The fall and rise of startups in the hyperlocal delivery space3 min read . Updated: 15 Nov 2020, 07:13 PM IST
Investor appetite for hyperlocal delivery space is far from satiated, with $533 million invested so far this year, following $286 million last year and a whopping $1.7 billion in 2018, according to Tracxn data
PepperTap, Opinio, TinyOwl, Foodpanda India—well-funded hyperlocal delivery startups closing operations in India are legion. Several ran out of gas and got picked off by bigger players—Runnr by Zomato, Scootsy by Swiggy, Grab by Reliance and Pickingo by Shadowfax, for example.
And yet, investor appetite for this space is far from satiated, with $533 million invested so far this year, following $286 million last year and a whopping $1.7 billion in 2018, according to Tracxn data.
The lion’s share of this has gone to food delivery startups Zomato and Swiggy, followed by significant funding for concierge app Dunzo, which raised a $28 million series E round recently after its $45 million series D last year.
Despite the ground littered with fallen startups, investors still see scope for smaller players. Hyderabad-based Laalsa, for example, raised $1.4 million in seed funding in May amid the pandemic, according to Tracxn.
“It’s not that a large startup can do everything better than an upstart. Smaller startups can grow in a niche or area that the big players may not care so much about," says Arpit Agarwal of Blume Ventures, an early investor in several hyperlocal delivery startups, including Dunzo, MilkBasket, Yulu Bikes and LoveLocal.
Most of the players focus first on product-market fit, operational efficiency and scaling up. The likes of Swiggy have been burning investor money like there’s no tomorrow. Those who don’t get that kind of funding have a shorter runway to prove their value and fall by the wayside.
“The challenge is to make money on a per-transaction basis," says Agarwal. “Otherwise, you will bleed fast because there are hundreds of thousands of such transactions in a month."
This challenge is accentuated in India because customers, used to dropping in to neighbourhood stores and vegetable pushcarts delivering fruits and vegetables to their homes, are unwilling to pay anything more than the bare minimum delivery charges.
So, for unit economics to work for a hyperlocal delivery service, key metrics are the average order value and the number of orders per delivery person. A higher order value raises the margin, while quick turnaround for delivery lowers the cost.
Dunzo, for example, calculates the number of orders per kilometre to decide whether to keep serving a PIN code. About 500 orders per kilometre makes economic sense. Anything less would mean delivery persons are covering longer routes, which makes it uneconomical.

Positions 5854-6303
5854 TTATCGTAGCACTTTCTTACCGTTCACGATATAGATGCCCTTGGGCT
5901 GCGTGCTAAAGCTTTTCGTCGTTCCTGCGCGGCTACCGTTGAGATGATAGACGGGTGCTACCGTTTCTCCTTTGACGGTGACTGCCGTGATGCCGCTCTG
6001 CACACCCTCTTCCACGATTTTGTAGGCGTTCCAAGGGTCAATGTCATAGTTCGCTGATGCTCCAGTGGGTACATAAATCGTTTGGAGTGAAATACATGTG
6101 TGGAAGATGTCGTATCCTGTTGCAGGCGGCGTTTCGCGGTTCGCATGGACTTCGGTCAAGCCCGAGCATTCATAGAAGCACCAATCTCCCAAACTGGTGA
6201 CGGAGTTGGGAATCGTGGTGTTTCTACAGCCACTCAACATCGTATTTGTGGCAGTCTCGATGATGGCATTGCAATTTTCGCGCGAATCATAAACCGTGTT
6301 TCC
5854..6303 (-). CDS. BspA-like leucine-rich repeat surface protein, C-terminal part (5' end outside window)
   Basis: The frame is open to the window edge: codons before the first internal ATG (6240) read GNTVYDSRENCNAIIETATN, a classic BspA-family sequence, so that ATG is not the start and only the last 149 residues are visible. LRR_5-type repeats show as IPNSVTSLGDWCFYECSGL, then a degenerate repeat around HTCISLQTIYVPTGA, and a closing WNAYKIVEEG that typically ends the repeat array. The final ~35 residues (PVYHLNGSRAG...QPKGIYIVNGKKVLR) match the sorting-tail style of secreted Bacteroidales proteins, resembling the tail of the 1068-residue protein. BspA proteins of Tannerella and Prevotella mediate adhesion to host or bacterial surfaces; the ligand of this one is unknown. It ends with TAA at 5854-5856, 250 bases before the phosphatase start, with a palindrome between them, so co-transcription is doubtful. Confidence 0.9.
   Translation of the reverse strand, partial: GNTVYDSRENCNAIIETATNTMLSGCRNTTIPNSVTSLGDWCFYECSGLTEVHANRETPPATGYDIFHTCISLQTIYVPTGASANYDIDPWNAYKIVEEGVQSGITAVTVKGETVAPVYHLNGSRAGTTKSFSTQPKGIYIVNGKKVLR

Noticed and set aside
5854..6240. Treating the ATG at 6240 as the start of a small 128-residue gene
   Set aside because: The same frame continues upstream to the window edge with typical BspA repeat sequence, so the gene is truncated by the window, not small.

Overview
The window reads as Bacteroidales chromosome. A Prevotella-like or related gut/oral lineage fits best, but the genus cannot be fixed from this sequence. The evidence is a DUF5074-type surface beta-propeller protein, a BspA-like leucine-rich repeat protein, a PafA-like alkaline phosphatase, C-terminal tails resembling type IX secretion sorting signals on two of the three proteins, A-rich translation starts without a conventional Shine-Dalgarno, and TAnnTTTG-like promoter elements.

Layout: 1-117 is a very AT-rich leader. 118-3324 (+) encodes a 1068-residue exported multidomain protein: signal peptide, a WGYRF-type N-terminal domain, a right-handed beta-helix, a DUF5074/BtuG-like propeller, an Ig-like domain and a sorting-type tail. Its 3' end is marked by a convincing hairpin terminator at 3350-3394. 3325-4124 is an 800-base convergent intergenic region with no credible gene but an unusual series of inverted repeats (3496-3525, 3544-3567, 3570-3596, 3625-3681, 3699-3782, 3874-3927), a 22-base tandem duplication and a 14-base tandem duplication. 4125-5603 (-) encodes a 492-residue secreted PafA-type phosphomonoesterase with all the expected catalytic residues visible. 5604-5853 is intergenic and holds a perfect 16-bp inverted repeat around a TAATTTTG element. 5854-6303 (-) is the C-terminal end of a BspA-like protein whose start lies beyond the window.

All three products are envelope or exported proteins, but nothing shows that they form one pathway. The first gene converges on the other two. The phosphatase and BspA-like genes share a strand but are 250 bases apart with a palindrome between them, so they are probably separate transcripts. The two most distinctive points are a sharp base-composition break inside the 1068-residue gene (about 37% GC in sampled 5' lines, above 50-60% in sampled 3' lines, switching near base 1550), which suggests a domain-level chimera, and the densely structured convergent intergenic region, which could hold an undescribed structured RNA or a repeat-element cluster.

“Density is an important notion in on-demand businesses because economies of scale can come into the picture," says Agarwal. “And density depends on capital to some extent, the entrepreneur’s endurance and the demand of the service in that hyperlocal area."
The second main challenge is that they all rely on gig workers, because hiring permanent delivery staff would be impossible to manage in such a fluid business. Not surprisingly, delivery personnel cannot be expected to be loyal and they are ripe for poaching by rivals. This means an ongoing headache of constant recruitment and training, which adds to costs.
“The quality of people who can deliver things from point A to point B is still a big challenge," says Deepak Ravindran, who founded one of India’s first concierge apps, Lookup, in 2014, which connected consumers to local businesses over chat. It had big backers and got acquired by NowFloats in 2016. “When we were running Lookup, we got dependent on companies like Roadrunnr for providing a quality delivery experience seamlessly. Even today, that kind of support is a big thing to have, like a delivery API (application programming interface). Payment, which was also a big issue for us, got sorted because of UPI. But even now hiring good people is difficult, and you can’t keep relying on discounts for stickiness with customers."
Despite these challenges, the hyperlocal delivery space has seen vigorous action in the year of the pandemic, when the demand for home deliveries went up. Swiggy has expanded into grocery with Swiggy Stores and has a hyperlocal delivery service Swiggy Genie as a counterpoint to Dunzo.
A thumbs-up for this space came from a recent Goldman Sachs report that forecast Ebitda (earnings before interst, tax, depreciation and amortization) profitability in FY2022 for the leading players, as they “turn incrementally more constructive".
It’s a constant balancing act between going after scale and expansion, to keep up with rivals or ward off new competitors, while learning to become profitable. Dunzo, for example, claims to have turned profitable in its main city Bengaluru this year, but has at the same time expanded to seven other cities where the road to profitability remains foggy.
Sumit Chakraberty is a Consulting Editor with Mint. Write to him at firstname.lastname@example.org